Speaking of the excellent Peter Rozovsky, as I was just a moment ago (see below), he's currently hosting the rather dizzying Carnival of the Criminal Minds, a mind-expanding virtual travelling roadshow of crime fiction blogging (you'll realise from that description that I'm not entirely sure what I'm talking about, but it's a highly entertaining and informative concept, nonetheless). In the course of the aforementioned hosting, Peter's been good enough to turn that razor-sharp intellect in our direction and has included a link to this humble blog. Thanks very much, Peter, and welcome to anyone who stumbles across us as a result!
We've talked about the Mongolian Sumo champion, Asashoryu, before (and I won't repeat Peter Rozovsky's intriguing, if scurrilous, suggestions about that name), so thought you might like an update on his progress in the New Year Sumo championships. I know - we talk of little else in the pubs and bars of Greater Manchester...
Anyway, Asashoryu had a poor start, losing to an apparent 'rank and filer' but has now, um, bounced back to defeat his arch rival, Ozeki Kotomitsuki, who had vowed to stop him and so end a 27 bout losing streak. Sadly, that presumably now becomes a 28 bout losing streak.
Saturday, January 12, 2008
Monday, January 7, 2008
A little while ago, I mentioned Richard Tuschman's excellent work on the artwork for the forthcoming US edition of The Shadow Walker - and in particular Richard's fascinating discussion of the thought processes that had led him to the final version.
Well, I've now officially received a copy of the final artwork - you can see it in the Gallery section on here. Still think it looks splendid!
Sunday, January 6, 2008
Well, hello again, and a Happy New Year!
Just returned from a week on the west coast of Ireland, celebrating the New Year with various members of the immediate and extended family. And very nice it was too, thank you for asking. It's difficult to think of a better location for any kind of celebration. A few pints of stout, some excellent sea-food, winter sunshine, and a January walk on the extraordinary sea-swept landscape of The Burren.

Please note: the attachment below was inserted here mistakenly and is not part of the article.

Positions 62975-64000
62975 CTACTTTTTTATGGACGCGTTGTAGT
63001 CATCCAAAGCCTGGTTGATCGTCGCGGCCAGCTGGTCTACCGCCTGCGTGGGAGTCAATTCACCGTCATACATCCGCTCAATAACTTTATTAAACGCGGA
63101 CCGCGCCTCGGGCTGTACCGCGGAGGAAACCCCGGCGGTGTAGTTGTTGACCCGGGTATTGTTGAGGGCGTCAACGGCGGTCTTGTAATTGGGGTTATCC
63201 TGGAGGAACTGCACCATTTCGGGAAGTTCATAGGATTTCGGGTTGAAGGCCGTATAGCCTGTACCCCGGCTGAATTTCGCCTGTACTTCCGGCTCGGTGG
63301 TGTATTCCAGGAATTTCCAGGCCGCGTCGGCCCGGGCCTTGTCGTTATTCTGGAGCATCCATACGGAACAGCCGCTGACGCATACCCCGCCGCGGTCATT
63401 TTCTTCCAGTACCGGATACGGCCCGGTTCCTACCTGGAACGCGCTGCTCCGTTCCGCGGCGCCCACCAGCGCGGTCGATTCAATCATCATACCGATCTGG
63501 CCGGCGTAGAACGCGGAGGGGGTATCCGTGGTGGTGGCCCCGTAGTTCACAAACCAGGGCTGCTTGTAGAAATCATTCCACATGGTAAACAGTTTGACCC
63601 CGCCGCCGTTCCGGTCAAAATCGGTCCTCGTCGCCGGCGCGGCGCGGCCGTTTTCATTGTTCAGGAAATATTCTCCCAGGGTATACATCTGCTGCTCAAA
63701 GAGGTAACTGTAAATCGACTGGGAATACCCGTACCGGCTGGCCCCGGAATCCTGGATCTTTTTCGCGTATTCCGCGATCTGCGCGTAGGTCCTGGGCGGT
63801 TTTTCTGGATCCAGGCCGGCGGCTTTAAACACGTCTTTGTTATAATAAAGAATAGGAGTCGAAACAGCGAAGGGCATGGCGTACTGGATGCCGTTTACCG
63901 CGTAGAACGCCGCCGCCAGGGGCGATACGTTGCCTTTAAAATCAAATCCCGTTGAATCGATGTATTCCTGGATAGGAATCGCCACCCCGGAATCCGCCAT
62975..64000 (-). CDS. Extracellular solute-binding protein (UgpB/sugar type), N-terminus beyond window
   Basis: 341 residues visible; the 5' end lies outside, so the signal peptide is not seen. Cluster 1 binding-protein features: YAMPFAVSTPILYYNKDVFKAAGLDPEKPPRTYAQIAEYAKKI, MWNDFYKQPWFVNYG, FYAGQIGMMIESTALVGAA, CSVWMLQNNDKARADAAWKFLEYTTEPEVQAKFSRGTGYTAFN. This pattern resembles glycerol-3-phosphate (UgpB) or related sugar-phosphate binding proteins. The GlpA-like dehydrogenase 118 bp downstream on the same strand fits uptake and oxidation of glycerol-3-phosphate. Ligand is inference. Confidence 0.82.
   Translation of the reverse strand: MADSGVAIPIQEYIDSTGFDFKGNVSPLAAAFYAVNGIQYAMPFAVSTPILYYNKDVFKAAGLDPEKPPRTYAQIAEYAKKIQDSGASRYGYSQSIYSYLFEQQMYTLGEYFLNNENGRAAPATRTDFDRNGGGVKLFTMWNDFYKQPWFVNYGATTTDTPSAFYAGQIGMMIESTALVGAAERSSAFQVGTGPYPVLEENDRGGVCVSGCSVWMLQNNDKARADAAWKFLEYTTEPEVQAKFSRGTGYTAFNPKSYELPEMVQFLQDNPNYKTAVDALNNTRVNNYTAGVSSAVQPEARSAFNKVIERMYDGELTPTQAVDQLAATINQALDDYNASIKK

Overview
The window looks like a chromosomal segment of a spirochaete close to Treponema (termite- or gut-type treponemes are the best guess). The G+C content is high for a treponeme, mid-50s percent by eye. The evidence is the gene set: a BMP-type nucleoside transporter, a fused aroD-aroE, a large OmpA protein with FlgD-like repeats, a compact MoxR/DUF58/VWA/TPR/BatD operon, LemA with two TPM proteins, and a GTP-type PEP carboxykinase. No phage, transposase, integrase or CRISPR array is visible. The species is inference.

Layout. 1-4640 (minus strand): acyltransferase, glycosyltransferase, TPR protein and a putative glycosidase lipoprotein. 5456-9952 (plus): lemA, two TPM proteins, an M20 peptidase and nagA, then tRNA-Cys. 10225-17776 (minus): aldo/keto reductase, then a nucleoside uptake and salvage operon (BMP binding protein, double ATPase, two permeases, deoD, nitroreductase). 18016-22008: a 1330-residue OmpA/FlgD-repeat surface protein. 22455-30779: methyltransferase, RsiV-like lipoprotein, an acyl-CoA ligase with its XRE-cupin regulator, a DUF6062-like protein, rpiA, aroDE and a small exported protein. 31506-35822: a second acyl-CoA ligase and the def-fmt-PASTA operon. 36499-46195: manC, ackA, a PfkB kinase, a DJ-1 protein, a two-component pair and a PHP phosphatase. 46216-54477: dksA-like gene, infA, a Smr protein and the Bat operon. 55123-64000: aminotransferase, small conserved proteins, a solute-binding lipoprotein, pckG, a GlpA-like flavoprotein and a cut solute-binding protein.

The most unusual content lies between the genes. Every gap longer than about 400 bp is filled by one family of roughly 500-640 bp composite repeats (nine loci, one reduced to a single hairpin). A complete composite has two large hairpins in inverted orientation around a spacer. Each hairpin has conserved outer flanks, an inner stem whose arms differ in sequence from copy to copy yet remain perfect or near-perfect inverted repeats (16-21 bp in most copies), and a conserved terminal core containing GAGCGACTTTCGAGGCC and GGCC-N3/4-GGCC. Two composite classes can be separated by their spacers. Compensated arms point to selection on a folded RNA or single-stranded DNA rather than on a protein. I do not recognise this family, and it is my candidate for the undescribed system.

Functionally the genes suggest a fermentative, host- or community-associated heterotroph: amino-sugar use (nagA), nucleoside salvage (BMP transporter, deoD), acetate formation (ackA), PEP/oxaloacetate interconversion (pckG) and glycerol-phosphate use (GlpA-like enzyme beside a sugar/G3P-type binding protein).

I took the opportunity to read a couple of recent Irish crime-novels of the kind so enthusastically espoused by Declan Burke on his fine Crime Always Pays blog. Some may recall the mild spat caused by Clive James's New Yorker article on crime fiction. Even those who disagreed with James's overall views should take note of his enthusiasm for Gene Kerrigan's The Midnight Choir (even though James's assessment of the book seems oddly to miss the point). It's an excellent book - a police procedural which begins with a series of apparently fragmented vignettes and ultimately coheres into a genuine tragedy. It also has a lot to say about the New Ireland, much of which resonated disconcertingly with the stories that seemed to be dominating the headlines while I was over there.
I also took the opportunity finally to get around to Benjamin 'John Banville' Black's Christine Falls. I'll refrain from comment just yet as I haven't quite reached the end, though I can draw your attention to the comments by Martin Edwards who, as it happens, is also in the middle of it.
Oh, and I was working on The Outcast. Getting there, I think...